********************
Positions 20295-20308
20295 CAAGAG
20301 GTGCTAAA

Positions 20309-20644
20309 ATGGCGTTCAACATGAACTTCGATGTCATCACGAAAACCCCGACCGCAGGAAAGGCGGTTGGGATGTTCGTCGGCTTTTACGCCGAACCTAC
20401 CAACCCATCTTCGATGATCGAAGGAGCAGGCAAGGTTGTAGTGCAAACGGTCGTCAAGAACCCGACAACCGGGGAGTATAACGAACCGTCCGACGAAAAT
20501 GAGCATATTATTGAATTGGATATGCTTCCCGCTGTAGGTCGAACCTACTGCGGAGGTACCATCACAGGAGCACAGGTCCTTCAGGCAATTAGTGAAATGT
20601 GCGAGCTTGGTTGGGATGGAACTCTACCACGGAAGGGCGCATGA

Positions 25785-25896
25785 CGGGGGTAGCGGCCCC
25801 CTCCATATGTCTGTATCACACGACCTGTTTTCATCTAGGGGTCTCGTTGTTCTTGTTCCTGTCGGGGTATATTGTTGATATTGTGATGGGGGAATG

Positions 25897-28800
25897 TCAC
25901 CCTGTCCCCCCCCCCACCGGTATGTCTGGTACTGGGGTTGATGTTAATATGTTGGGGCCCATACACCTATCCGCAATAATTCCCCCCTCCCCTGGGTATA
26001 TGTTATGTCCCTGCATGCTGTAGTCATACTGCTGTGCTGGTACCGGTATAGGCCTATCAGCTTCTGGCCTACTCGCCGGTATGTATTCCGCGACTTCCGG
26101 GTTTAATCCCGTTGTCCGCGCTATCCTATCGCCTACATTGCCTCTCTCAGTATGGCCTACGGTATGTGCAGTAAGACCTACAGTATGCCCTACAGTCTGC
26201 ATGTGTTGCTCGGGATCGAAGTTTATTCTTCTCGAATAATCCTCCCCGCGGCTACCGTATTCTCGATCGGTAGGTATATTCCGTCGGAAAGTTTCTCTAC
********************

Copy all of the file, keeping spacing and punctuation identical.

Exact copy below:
Positions 20295-20308
20295 CAAGAG
20301 GTGCTAAA

Positions 20309-20644
20309 ATGGCGTTCAACATGAACTTCGATGTCATCACGAAAACCCCGACCGCAGGAAAGGCGGTTGGGATGTTCGTCGGCTTTTACGCCGAACCTAC
20401 CAACCCATCTTCGATGATCGAAGGAGCAGGCAAGGTTGTAGTGCAAACGGTCGTCAAGAACCCGACAACCGGGGAGTATAACGAACCGTCCGACGAAAAT
20501 GAGCATATTATTGAATTGGATATGCTTCCCGCTGTAGGTCGAACCTACTGCGGAGGTACCATCACAGGAGCACAGGTCCTTCAGGCAATTAGTGAAATGT
20601 GCGAGCTTGGTTGGGATGGAACTCTACCACGGAAGGGCGCATGA

Positions 25785-25896
25785 CGGGGGTAGCGGCCCC
25801 CTCCATATGTCTGTATCACACGACCTGTTTTCATCTAGGGGTCTCGTTGTTCTTGTTCCTGTCGGGGTATATTGTTGATATTGTGATGGGGGAATG

Positions 25897-28800
25897 TCAC
25901 CCTGTCCCCCCCCCCACCGGTATGTCTGGTACTGGGGTTGATGTTAATATGTTGGGGCCCATACACCTATCCGCAATAATTCCCCCCTCCCCTGGGTATA
26001 TGTTATGTCCCTGCATGCTGTAGTCATACTGCTGTGCTGGTACCGGTATAGGCCTATCAGCTTCTGGCCTACTCGCCGGTATGTATTCCGCGACTTCCGG
26101 GTTTAATCCCGTTGTCCGCGCTATCCTATCGCCTACATTGCCTCTCTCAGTATGGCCTACGGTATGTGCAGTAAGACCTACAGTATGCCCTACAGTCTGC
26201 ATGTGTTGCTCGGGATCGAAGTTTATTCTTCTCGAATAATCCTCCCCGCGGCTACCGTATTCTCGATCGGTAGGTATATTCCGTCGGAAAGTTTCTCTAC